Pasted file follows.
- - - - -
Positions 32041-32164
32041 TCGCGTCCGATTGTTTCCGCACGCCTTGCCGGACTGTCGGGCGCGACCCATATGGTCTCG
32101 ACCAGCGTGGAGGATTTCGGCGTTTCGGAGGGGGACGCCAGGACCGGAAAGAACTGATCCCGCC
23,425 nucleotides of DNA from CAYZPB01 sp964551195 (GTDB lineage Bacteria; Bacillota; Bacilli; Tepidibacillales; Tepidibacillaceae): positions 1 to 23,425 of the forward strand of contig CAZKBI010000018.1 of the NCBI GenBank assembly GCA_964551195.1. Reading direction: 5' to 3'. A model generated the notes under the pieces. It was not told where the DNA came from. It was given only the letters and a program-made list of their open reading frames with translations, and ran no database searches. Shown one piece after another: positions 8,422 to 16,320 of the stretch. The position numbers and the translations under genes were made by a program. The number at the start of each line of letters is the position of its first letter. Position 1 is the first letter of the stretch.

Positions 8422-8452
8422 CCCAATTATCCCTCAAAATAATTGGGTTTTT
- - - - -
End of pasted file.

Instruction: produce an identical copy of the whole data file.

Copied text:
Positions 32041-32164
32041 TCGCGTCCGATTGTTTCCGCACGCCTTGCCGGACTGTCGGGCGCGACCCATATGGTCTCG
32101 ACCAGCGTGGAGGATTTCGGCGTTTCGGAGGGGGACGCCAGGACCGGAAAGAACTGATCCCGCC
23,425 nucleotides of DNA from CAYZPB01 sp964551195 (GTDB lineage Bacteria; Bacillota; Bacilli; Tepidibacillales; Tepidibacillaceae): positions 1 to 23,425 of the forward strand of contig CAZKBI010000018.1 of the NCBI GenBank assembly GCA_964551195.1. Reading direction: 5' to 3'. A model generated the notes under the pieces. It was not told where the DNA came from. It was given only the letters and a program-made list of their open reading frames with translations, and ran no database searches. Shown one piece after another: positions 8,422 to 16,320 of the stretch. The position numbers and the translations under genes were made by a program. The number at the start of each line of letters is the position of its first letter. Position 1 is the first letter of the stretch.

Positions 8422-8452
8422 CCCAATTATCCCTCAAAATAATTGGGTTTTT